▪ Rolland2014, however, gives Sum DUB > Akk ṭuppu ‘tablet, sacred text’ or oPers dipi ‘to write’ as the most plausible alternatives, adding that there also is Soghdian dyb-yy ‘character, letter’.
▪ But even if there ‎is no direct borrowing from the Pers lexicon, the semantic development of the words from ‘good ‎old customs, praiseworthy habits’ into the whole later concept of ʔadab has certainly been ‎influenced, if not essentially shaped, by the Iranians. It is probably not wrong to follow the entry in ‎the Encyclopedia Iranica (Khaleghi-Motlagh 1985) here, which says that “[t]he origin of the ‎concept can be traced to pre-Islamic and especially Sasanian Iran” (431), and that it is, the ‎moment it appears in Pers sources, “the equivalent of the mPers frahang and nPers ‎‎farhang ” (432), although the coming of Islam by then had already “added to it many new ‎elements and brought about a specifically Islamic synthesis” (431).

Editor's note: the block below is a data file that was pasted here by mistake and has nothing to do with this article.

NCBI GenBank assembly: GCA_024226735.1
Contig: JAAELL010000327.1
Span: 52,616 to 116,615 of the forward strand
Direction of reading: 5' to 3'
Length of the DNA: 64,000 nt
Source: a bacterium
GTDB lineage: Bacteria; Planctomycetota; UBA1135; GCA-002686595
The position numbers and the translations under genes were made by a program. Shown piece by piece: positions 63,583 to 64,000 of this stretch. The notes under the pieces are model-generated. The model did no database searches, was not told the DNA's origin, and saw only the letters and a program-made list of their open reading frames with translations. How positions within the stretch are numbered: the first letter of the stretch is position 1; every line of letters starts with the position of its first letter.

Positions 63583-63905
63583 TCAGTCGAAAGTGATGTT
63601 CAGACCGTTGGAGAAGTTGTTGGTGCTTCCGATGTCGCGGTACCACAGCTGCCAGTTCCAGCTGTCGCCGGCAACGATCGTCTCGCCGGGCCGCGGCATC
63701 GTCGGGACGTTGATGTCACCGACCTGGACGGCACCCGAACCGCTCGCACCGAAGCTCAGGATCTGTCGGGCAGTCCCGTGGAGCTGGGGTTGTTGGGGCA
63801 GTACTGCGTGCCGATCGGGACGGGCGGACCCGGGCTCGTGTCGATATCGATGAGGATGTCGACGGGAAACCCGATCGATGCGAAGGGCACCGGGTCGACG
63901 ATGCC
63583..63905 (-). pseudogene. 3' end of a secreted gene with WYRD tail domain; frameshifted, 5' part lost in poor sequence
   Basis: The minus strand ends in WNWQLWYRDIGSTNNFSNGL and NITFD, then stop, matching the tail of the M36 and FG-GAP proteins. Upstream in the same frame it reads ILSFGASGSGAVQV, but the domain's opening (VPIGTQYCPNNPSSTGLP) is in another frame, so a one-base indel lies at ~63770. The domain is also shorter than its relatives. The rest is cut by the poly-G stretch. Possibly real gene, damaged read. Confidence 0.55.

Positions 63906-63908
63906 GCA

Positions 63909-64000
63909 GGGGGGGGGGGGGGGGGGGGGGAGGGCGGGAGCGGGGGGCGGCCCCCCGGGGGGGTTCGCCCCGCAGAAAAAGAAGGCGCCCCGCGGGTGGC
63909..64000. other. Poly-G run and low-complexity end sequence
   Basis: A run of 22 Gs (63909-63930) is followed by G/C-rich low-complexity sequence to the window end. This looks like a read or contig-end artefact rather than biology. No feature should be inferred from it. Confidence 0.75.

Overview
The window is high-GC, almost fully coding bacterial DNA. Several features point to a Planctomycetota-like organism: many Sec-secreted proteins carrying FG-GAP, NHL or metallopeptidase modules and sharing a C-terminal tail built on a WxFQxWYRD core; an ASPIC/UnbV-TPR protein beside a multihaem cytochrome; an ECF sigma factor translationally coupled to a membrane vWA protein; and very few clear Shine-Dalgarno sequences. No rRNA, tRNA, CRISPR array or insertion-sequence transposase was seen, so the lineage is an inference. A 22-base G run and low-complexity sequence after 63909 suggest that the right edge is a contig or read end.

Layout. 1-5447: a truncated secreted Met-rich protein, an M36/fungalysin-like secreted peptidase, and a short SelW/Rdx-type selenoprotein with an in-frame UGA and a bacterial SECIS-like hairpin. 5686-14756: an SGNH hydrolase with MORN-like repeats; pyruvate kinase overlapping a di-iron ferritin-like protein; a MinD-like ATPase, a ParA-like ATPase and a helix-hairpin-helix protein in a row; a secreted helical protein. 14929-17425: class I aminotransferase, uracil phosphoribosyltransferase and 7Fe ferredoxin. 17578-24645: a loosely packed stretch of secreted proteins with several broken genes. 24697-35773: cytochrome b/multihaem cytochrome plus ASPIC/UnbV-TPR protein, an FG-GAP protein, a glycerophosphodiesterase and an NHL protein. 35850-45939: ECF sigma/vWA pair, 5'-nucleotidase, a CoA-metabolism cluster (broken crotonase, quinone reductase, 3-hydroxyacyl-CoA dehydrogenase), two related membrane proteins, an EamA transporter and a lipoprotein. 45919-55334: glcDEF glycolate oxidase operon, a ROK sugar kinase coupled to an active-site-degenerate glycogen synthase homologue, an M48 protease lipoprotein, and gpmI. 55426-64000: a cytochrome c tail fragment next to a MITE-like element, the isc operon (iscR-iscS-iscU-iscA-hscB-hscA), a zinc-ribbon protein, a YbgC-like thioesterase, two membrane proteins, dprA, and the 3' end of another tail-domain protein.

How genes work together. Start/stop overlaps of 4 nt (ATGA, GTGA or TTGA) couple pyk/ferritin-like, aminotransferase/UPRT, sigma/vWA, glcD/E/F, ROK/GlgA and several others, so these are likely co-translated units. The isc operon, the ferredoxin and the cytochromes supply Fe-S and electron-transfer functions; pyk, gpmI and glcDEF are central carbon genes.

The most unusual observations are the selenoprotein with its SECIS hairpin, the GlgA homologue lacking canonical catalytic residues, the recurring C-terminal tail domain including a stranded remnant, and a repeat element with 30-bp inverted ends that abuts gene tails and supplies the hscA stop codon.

▪ If in the beginning ʔadab ‎was more or less synonymous with sunnaẗ , and if it is no lexical borrowing, then the question arises ‎why a new expression was coined by forming a new sg. from a pl. that meant ‘customs, ‎habits, wonts’. A possibility I would suggest is that it was a calque rendering Pers ēwēn (n‎Pers āyīn ) which means ‘custom, rule, correct manner, and the like’ (Khaleghi-Motlagh 1985: ‎‎432) and for the Arabs must have seemed something different from their own sunan and ‎ʔadʔub (another pl. of daʔb ). The fact that after the rise of Islam and the term sunnaẗ being ‎applied to the Prophet’s usage, there was a need to have a term for the secular tradition.
bayt al-ʔadab, n., toilet, water closet: .